A proper government functions according to objective, philosophically validated procedures, as embodied in its entire legal framework, from its constitution down to its narrowest rules and ordinances. Once such a government, or anything approaching it, has been established, there is no such thing as a “right” to “compete” with the government–i.e., to act as judge, jury, and executioner. Nor does one gain such a “right” by joining with others to go into the “business” of wielding force.
In the real world, however, this isn’t how governments behave. He refers to the American Constitutional system as a genius example of this type of government that protects individual rights … before mentioning how this “original American theory of government was breached, shelved, trashed long ago.” But why was it breached? Could it be that there are good, predictable reasons why governments disregard their limits and grow in scope and power? What, after all, is inherent in a government which predicts it will create good and just law? I know of nothing. It seems more likely a government will produce law that simply benefits special interests.
Binswanger’s arguments are only relevant in a fairy tale world where governments are perfect, objective protectors of individual rights, and anyone challenging a government’s edicts are simply exercising “arbitrary violence”. In the real world, governments have no principled objection to violating rights and are usually quite content to do much more, while the private production of security thrives.
Binswanger ends his critique of Anarcho-capitalism with a couple bad examples:
The anarchist idea of putting law on “the market” cannot be applied even to a baseball game. It would mean that the rules of the game will be defined by whoever wins it.
On the contrary, baseball is an example of order and rules being created without government. No top-down edicts detailing the rules of a baseball game are required in order for some neighborhood kids to enjoy a pickup game or even for an entire league to form.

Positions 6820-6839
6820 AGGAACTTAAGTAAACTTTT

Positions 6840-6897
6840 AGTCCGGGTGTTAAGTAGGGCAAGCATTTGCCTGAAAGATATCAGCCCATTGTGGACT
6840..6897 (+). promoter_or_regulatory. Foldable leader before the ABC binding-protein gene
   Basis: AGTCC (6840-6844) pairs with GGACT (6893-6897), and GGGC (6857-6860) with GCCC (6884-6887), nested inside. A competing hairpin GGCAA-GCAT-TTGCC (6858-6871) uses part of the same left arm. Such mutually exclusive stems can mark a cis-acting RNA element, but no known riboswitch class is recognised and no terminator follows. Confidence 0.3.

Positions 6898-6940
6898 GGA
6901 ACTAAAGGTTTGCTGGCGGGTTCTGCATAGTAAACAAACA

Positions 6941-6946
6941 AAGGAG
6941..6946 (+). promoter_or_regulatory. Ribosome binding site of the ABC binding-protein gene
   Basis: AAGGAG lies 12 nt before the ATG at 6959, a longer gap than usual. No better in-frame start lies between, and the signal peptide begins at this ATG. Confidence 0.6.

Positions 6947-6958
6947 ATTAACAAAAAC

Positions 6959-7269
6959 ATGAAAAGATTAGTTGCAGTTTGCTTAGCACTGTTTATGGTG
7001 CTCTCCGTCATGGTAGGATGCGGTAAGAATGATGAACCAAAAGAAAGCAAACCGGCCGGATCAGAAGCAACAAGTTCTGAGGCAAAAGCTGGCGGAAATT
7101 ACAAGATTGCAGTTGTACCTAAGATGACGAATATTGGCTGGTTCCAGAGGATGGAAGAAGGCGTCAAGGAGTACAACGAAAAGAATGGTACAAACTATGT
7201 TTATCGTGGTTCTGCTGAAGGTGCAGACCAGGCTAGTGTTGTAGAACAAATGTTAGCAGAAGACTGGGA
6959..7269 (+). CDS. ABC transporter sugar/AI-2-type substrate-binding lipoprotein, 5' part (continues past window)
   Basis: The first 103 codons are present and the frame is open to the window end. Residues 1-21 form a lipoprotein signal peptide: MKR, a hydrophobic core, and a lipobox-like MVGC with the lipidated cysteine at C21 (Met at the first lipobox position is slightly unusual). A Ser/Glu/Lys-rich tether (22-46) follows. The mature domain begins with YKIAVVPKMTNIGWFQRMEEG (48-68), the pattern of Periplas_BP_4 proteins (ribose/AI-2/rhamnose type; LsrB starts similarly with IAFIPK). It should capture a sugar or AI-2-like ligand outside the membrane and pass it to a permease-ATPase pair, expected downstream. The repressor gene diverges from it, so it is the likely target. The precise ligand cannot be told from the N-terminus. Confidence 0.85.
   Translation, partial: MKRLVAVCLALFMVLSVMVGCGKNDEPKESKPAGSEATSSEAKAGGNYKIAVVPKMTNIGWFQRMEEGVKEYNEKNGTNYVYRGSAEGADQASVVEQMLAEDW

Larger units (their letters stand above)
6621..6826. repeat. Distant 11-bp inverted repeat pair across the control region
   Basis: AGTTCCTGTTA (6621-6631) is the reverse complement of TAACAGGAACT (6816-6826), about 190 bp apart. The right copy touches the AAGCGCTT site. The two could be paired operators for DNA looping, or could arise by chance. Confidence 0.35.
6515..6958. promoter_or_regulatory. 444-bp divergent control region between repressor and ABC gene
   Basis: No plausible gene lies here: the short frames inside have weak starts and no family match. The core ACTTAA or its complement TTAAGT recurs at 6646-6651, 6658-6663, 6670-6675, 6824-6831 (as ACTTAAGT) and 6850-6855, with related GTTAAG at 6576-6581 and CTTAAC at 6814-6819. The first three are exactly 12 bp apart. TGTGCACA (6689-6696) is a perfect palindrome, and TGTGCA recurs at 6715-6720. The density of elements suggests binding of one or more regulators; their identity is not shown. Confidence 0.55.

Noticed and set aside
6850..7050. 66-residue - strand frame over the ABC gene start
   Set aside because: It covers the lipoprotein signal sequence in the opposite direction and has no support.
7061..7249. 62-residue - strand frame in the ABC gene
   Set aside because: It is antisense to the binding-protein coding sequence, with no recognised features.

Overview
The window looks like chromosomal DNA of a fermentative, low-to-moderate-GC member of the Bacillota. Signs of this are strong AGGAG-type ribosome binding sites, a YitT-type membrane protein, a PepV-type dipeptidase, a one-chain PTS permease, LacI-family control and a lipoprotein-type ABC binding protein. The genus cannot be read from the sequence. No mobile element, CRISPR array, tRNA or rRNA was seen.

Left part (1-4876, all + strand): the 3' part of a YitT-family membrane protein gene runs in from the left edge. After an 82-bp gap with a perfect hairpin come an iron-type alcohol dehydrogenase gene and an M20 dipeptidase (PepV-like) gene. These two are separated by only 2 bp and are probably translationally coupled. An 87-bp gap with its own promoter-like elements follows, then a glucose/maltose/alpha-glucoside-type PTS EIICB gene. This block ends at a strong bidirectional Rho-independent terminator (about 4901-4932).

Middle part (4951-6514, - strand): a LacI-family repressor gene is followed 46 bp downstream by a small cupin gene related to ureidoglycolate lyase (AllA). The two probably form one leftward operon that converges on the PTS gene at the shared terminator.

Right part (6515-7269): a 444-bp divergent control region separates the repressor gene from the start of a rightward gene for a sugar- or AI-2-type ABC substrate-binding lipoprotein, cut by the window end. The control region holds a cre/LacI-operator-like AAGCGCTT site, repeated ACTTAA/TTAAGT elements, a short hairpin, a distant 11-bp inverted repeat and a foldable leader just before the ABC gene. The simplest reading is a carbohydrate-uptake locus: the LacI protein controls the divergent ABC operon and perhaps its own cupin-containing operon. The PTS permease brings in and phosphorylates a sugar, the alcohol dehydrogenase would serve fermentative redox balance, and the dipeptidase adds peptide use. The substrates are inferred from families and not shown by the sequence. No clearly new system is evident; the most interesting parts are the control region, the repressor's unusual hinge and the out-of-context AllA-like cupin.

And then of course, Binswanger brings up Somalia as an example of anarchism’s terrible results. Unfortunately for Binswanger’s narrative, Somalia after the fall of the Barre dictatorship in 1991 became one of the fastest growing economies in Africa. A 2007 study found that in the years after the fall of the central government 14 of 18 economic indicators had improved, even while foreign aid fell dramatically. Leeson points out that in the mid-80s the majority of GDP was from foreign aid, while 100% of education was financed by foreign aid. So, it appears the only 3 indicators that declined are the result of less outside aid rather than the loss of the state.
Similarly, Powell, Ford and Nowrasteh (2006) found that “Somalia’s living standards have improved generally … not just in absolute terms, but also relative to other African countries since the collapse of the Somali central government.” When Binswanger ventures out of theory and into the real world, we find that his example tend to provide evidence against his position rather that support it.
I believe if Harry Binswanger approached this topic with the reasonable assumption that both government actors and private actors are flawed human beings who are fairly self-interested and respond to incentives, he would come to a different conclusion. His entire position rests upon imagining the ideal government. He would do better to evaluate governments as they actually are. From there, they can be compared and contrasted with their private alternatives.